Journal of the Southeastern Association of Fish and Wildlife Agencies

The Journal of the Southeastern Association of Fish and Wildlife Agencies (ISSN 2330-5142) presents papers that cover all aspects of the management and conservation of inland, estuarine, and marine fisheries and wildlife. It aims to provide a forum where fisheries and wildlife managers can find innovative solutions to the problems facing our natural resources in the 21st century. The Journal welcomes manuscripts that cover scientific studies, case studies, and review articles on a wide range of topics of interest and use to fish and wildlife managers, with an emphasis on the southeastern United States.


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This project sought to classify 108 Oklahoma impoundments based on water quality as well as determine if water-quality parameters in these impoundments influenced the relative weight (Wr) of largemouth bass (Micropterus salmoides), white crappie (Pomoxis annularis) and black crappie (Pomoxis nigromaculatus), and channel catfish (Ictalurus punctatus). Agglomerative hierarchical clustering and subsequent discriminant analysis of seven water-quality parameters resulted in the grouping of impoundments into three classes. Chlorophyll-a, salinity, pH, and dissolved oxygen were the most important explanatory variables (83%) in impoundment classification. Class-1 impoundments (primarily located in east central and southeastern Oklahoma) had low salinity and pH values. Class-2 impoundments (spread statewide with a high concentration in the central part of the state) had mid-range pH and mid to low-range salinity values. Class-3 impoundments exhibited higher salinity and pH values.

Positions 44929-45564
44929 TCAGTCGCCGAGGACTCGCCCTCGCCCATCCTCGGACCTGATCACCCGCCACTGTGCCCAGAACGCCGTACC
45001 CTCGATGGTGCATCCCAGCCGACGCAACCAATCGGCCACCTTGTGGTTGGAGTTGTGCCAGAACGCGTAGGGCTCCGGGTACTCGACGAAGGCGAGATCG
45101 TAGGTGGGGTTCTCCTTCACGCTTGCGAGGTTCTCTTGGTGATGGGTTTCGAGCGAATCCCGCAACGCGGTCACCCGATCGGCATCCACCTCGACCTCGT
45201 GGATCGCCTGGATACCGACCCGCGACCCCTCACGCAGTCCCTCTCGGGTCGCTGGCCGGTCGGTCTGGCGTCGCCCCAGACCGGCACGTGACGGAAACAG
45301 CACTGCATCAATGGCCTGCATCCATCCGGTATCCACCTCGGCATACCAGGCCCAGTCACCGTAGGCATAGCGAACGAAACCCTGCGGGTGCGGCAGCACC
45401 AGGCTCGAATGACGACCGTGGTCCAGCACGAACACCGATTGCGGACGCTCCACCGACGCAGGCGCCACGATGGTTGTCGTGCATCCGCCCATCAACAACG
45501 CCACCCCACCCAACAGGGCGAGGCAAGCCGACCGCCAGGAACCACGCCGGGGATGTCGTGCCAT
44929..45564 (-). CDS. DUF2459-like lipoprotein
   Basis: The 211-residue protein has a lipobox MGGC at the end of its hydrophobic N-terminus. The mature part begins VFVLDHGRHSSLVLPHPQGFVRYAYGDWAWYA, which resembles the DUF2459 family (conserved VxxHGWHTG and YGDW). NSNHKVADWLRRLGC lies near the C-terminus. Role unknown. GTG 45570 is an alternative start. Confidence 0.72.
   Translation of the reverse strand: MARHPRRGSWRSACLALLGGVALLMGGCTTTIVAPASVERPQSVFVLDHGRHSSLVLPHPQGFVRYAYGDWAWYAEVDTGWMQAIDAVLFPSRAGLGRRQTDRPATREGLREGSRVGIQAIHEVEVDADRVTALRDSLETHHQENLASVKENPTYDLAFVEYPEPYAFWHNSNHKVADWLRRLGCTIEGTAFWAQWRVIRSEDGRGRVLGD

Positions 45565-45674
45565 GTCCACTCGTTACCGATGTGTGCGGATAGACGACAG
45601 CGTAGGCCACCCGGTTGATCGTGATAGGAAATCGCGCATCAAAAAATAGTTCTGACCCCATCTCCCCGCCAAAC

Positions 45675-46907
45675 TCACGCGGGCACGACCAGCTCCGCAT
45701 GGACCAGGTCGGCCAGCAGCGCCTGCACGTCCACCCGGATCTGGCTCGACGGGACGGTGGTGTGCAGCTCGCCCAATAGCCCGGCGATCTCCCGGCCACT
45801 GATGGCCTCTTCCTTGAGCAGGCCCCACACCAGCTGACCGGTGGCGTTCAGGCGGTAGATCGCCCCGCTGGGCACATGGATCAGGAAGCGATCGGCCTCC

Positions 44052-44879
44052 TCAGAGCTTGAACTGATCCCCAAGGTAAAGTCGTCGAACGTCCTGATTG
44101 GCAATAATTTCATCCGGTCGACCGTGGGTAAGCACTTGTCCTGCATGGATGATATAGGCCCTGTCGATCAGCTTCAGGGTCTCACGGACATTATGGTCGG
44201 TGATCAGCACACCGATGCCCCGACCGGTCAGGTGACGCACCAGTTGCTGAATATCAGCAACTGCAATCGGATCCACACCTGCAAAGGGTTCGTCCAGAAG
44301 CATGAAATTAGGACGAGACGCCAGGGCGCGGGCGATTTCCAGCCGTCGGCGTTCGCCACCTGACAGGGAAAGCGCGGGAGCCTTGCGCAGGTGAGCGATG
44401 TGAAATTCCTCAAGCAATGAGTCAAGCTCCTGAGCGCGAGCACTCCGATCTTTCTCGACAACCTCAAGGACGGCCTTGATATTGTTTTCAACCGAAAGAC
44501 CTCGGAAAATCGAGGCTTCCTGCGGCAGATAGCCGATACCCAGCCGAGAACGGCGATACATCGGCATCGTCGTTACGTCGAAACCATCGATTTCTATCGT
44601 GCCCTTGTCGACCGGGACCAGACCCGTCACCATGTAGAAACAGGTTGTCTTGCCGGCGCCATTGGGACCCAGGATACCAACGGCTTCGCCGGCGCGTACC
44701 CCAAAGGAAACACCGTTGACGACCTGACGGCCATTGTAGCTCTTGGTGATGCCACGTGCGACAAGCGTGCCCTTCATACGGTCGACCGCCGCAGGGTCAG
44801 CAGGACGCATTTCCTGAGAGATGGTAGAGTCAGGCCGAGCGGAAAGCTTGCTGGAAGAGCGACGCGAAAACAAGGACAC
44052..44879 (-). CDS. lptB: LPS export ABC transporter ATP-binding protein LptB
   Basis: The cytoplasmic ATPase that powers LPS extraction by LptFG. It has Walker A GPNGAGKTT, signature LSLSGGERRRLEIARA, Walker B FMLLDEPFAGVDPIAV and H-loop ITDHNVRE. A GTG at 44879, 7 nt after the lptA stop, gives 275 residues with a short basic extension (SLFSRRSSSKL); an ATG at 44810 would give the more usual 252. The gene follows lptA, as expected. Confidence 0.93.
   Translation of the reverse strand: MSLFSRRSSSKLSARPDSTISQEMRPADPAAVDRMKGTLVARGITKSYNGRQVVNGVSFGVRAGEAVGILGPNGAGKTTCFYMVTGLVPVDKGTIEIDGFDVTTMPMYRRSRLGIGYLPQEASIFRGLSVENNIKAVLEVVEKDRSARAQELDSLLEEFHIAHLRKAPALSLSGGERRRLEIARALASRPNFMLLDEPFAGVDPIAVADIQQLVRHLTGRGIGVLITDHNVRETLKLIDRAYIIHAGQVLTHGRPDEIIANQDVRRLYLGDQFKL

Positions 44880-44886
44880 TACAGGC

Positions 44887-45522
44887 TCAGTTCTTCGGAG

State fisheries agencies are increasingly conducting habitat enhancement projects due to reservoir aging and associated habitat degradation, and evaluations of the effectiveness of habitat introductions are crucial to ensure desired results. Artificial habitat structures built from plastics may last for decades, yet their effectiveness has been variable?possibly due to construction materials,shape, and placement. During 2014 and 2016, we compared fish use of artificial structures built from two plastic types (PVC and plastic mesh) deployed in clustered or linear configurations in Sam Rayburn Reservoir, Texas, and we also compared methods (scuba versus fixed video camera) for evaluating fish use of the structures. We observed 14 fish species and 11,078 total fish during the study. Six centrarchids (bluegill [Lepomis macrochirus], spotted bass [Micropterus punctulatus], black crappie [Pomoxis nigromaculatus], longear sunfish [L. megalotis], largemouth bass [M.

Trail cameras were deployed from 1 October 2015 through 30 September 2016 to measure angling effort at three lakes on the North Carolina Wildlife Resources Commission Sandhills Game Lands. Images were quantified via computer software and analyses were conducted to assess total angling effort as well as temporal (e.g., AM vs. PM, weekday vs. weekend, and seasonal effort), angling method (boat vs. bank), and demographic (male vs. female, youth vs. adult) calculations. Indian Camp Lake was the most used site by anglers throughout the study (1640.3 ± 32.2 angler-h) followed by Crappie Lake (675.0 ± 14.9 angler-h) and Kinney Cameron Lake (482.3±11.1 angler-h). Mean angler effort was highest in the spring at Kinney Cameron Lake and Crappie Lake but was equally high at Indian Camp Lake in the spring and summer. At all three lakes, anglers expended more effort on average in the afternoons and weekend days.

Impacts of feral hogs (Sus scrofa) on native plant and animal communities have increased as feral hogs have expanded in geographic range. Wildlife managers use a host of tactics to manage population growth of feral hogs, including recreational hunting with dogs. However, hunting with dogs can cause disturbance and behavioral changes to non-target species. We monitored 161 eastern wild turkeys (Meleagris gallopavo silvestris) over 147 days during 2014-2018 in South Carolina to evaluate turkey movement behaviors and range sizes before, during, and after spring feral hog-dog hunts. The average daily distance traveled per bird in the two-week period preceding hunting was 1940 m (SD = 899; range 158-10,048 m). Average dai- ly distances traveled decreased by 0.3% on days during hunts but increased 15.6% during the two-week period following hunts. Daily distance traveled decreased by 9% on hunted days compared to non-hunted days.